Epicardial Permanent Pacemaker Implantation in a Neonate Through a Manubrium Sparing Sternotomy
mediaposted on 2020-11-20, 17:04 authored by Aayush Poddar, Vijayakumar Raju
This operative video demonstrates the technique for an epicardial pacemaker implantation in a newborn through a manubrium sparing sternotomy. The patient was a 6-day-old girl born to a mother who was a case of SLE. The antenatal fetal echo confirmed bradycardia, and the child was delivered at term with a birth weight of 2.6 kgs. Upon examination, the child had a heart rate of 42 beats per minute and no other obvious abnormalities. Preoperative ECG was suggestive of bradycardia with A-V dissociation. The surgical plan was to perform a manubrium sparing sternotomy, ligation of the PDA, epicardial lead implantation, and placement of the pulse generator (PG) through the same incision. The patient was prepped, draped, and manubrium sparing sternotomy performed. After the sternotomy, the pocket for pulse generator was created through the same incision after diving all attachments of the rectus muscle to the xiphoid. The plane was created just above the posterior rectus sheath. The authors try to preserve the posterior rectus sheath without entering the peritoneum.
The area needed for the PG was marked on the skin above so as to guide the authors regarding the size of the pocket. Use of a peanut is quite useful in dissecting this plane; at the same time, overenthusiastic devascularization is avoided to prevent the necrosis of the overlying skin. After creating the pocket for the PG, the pericardium was opened, and the PDA was dissected and clipped. The authors then proceeded to implant the epicardial leads. Initially, the leads were held in position temporarily to check for the site with the best threshold. After having confirmed the site for lead placement, they first sutured the ventricular leads. The first ventricular lead was fixed at the RVOT using a 5-0 proline suture. Additional bites may be taken to make sure there is proper contact between the lead and the epicardium. The second ventricular lead was positioned in the inferior surface of the heart. Do note that the ventricular lead on the inferior lead is positioned upside down. Care was taken that the leads were implanted in areas with no epicardial coronaries. Now they proceed to implant the atrial leads. The first atrial lead was implanted at the right atrial appendage. The second atrial lead was implanted near the IVC.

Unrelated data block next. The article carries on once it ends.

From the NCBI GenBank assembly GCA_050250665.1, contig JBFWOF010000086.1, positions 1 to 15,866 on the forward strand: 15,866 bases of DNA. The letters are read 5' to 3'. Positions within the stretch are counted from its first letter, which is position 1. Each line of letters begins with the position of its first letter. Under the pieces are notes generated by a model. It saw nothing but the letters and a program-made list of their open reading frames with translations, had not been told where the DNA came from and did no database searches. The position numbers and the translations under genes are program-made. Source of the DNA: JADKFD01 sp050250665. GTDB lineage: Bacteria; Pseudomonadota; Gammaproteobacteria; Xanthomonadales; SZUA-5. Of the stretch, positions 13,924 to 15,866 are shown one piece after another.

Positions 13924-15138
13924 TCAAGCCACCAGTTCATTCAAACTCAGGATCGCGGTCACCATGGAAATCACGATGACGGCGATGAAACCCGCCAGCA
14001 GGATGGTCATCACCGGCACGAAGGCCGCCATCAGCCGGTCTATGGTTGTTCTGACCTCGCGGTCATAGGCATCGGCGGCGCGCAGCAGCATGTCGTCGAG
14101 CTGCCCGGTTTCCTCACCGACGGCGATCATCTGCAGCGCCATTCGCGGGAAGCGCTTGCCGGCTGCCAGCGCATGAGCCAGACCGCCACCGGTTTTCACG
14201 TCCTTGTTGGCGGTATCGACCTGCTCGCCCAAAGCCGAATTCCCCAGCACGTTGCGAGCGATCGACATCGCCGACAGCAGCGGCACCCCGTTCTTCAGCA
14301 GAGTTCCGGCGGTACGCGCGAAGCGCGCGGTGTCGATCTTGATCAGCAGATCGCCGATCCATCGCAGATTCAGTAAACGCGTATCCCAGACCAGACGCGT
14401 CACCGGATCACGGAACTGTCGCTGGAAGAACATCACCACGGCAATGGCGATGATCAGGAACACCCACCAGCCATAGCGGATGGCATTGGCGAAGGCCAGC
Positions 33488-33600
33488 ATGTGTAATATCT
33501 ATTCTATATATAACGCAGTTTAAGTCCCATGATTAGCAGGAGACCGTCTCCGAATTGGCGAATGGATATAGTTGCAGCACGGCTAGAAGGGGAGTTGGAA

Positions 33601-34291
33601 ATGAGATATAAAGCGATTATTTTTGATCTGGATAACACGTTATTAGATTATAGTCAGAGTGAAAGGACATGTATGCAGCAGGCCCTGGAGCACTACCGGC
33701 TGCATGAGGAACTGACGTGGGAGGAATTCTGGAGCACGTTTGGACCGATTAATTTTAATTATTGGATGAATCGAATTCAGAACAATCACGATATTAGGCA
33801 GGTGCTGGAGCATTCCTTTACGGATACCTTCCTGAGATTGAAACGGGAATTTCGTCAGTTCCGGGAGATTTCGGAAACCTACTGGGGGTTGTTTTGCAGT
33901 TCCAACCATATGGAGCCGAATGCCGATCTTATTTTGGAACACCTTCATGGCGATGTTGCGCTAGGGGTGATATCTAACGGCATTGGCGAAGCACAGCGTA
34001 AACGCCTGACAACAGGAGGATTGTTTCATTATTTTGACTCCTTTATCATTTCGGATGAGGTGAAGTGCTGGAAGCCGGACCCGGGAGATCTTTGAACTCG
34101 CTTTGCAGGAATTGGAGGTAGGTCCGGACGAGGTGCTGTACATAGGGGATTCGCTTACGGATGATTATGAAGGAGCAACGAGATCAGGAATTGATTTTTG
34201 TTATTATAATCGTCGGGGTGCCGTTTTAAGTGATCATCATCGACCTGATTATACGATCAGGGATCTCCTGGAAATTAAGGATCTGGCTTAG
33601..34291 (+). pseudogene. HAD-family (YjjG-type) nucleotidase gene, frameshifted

Two things to be noted while implanting the atrial leads: 1) they should be well away from each other and 2) they should be away from the phrenic nerve or else the diaphragm may get paced. After reconfirming, the thresholds the leads were connected to the pulse generator and the leads were coiled and placed in the mediastinum, making sure that there was no undue stress on the leads, hence avoiding lead fracture or dysfunction. The PG was placed in the pocket created. Once they made sure that the pacemaker is functioning well, they fixed the PG to the margins of the pocket. Chest closure was performed in a standard manner with a right pleural drain in situ. The child was doing well at the two year follow-up.